Money Tips – No Brainers

By admin|May 14, 2018|Monday Blog|0 comments




Some Help on the Road to Your Financial Independence

We have been writing and posting blogs consistently now for the last several months.  It has helped us stay current on lots of new money trends and we hope that it is helping you too.  While doing my research this week, I found a listing of little “snippets” of money advice that I thought I would share with you.  None of them are truly “rocket science” but great reminders on things to definitely DO when you are handling your personal finances.

Take Advantage of your Work 401k

When starting a new job, it is easy to think that you should wait to start investing.  You haven’t even received your first paycheck and you are anxious to start making money!  This is a no-brainer.  Do it!  Most employers offer a match to your contribution in some percentage.  This is absolutely FREE money.  Take advantage of this as quickly as possible and you will be amazed at how quickly it will grow.  After a couple of paychecks, you won’t even miss the money that is being pulled out each payroll.  It grows tax deferred plus your investment dollars are pulled out of your paycheck before you pay taxes on them.  Saving taxes and saving for retirement.     Do It!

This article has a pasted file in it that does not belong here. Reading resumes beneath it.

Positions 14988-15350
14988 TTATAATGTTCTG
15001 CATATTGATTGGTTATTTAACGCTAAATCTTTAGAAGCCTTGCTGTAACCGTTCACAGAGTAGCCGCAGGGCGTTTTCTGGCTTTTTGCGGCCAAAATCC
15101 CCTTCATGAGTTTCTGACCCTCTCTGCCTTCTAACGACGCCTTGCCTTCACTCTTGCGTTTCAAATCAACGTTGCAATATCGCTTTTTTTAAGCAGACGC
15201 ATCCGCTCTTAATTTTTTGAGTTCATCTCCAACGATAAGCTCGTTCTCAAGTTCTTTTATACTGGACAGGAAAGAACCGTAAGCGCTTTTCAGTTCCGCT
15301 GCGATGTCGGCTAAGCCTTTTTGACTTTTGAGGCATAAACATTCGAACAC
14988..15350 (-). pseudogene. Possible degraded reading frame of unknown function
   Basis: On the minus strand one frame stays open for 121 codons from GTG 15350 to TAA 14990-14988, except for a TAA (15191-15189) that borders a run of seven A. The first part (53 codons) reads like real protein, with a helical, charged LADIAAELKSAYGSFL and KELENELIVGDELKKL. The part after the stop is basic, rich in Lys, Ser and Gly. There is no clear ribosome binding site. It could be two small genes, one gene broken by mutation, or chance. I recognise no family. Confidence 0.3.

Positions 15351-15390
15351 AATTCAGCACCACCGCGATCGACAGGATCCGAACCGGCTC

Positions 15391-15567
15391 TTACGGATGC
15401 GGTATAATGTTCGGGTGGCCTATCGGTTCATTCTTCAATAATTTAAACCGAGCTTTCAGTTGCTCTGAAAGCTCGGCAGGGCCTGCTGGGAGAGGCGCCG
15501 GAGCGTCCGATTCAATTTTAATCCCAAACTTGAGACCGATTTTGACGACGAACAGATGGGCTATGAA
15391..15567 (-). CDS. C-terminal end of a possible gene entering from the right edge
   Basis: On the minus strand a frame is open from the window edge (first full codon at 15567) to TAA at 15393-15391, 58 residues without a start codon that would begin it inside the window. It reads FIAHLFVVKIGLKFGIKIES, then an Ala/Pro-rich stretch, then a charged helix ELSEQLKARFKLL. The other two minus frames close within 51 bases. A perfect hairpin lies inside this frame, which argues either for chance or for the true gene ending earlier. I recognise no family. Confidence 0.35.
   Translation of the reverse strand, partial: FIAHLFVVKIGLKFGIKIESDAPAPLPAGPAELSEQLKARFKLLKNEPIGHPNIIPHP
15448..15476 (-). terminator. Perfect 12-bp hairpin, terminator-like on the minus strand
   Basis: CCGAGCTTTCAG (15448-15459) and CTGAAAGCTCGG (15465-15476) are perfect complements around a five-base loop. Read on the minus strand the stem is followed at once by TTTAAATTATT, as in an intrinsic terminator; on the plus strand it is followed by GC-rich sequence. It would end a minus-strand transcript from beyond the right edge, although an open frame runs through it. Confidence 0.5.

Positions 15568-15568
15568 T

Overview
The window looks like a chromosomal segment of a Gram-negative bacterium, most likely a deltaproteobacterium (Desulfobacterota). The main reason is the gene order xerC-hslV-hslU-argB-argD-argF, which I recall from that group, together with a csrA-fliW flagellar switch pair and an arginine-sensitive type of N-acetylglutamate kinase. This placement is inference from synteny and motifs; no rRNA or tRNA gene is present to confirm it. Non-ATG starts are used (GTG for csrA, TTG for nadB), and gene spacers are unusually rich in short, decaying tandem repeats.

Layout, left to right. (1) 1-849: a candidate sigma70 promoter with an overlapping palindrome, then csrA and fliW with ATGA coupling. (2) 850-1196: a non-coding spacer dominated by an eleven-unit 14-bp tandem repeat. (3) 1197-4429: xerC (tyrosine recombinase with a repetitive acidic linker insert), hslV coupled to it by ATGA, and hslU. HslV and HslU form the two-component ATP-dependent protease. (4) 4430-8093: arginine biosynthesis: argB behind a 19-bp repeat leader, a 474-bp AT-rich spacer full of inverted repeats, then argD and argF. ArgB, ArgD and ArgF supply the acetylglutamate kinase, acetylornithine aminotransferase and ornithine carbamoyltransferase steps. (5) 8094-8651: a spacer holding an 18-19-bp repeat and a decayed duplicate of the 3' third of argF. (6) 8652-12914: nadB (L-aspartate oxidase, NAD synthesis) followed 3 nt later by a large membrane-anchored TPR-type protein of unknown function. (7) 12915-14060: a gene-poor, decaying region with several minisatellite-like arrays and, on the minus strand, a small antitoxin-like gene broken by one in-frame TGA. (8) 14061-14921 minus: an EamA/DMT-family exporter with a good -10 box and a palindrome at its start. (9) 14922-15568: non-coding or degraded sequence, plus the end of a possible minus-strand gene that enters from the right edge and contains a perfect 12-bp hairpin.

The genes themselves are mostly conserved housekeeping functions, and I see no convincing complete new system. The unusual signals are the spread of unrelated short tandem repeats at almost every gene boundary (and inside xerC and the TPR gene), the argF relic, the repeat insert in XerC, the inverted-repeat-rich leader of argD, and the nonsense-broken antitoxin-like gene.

Watch Lifestyle Creep

I am sure that you have heard of the phrase “Keeping up with the Joneses’”.  This is an easy trap to fall into – especially when you are first starting out.  Your best friends from college already have a house and a new car and it is so easy to jump on the bandwagon and buy one too.  The easy advice here is “Live within your means”.  Watch your finances early in life and it will become a habit.  Don’t let your lifestyle overtake your income!

Build an Emergency Fund

Are you tired of us telling you this one?  Emergencies happen to all of us and the emergency fund will always be there to provide you with some relief.  My truck has been acting crazy the last couple of weeks.  It hesitates at the stop light but it doesn’t do it every time.  My mechanic calls it an intermittent problem!  We took it to the shop last week and it cost me almost $200 but it is running much better.  We pulled the cash out of our emergency fund and paid my mechanic.  We didn’t have to put it on a credit card because we have been planning for these types of expenses for years.  Build an emergency fund of $1,000 and you won’t believe how much comfort and relief it will provide you and your family.  Now, we have $800 in our emergency fund and we will work over the next couple of weeks to replace the $200 that we used to build it back up.

Next week, I will have a few more tips for you.  Drop us a note and let us know what you think.  Is this helpful to you?  We would love to have your feedback.

If this makes sense to you but it just seems impossible or overwhelming, give us a call and schedule an appointment.  We are experts at it and will be happy to offer you some basic direction and advice.  It is what we do at Hollander & Associates.

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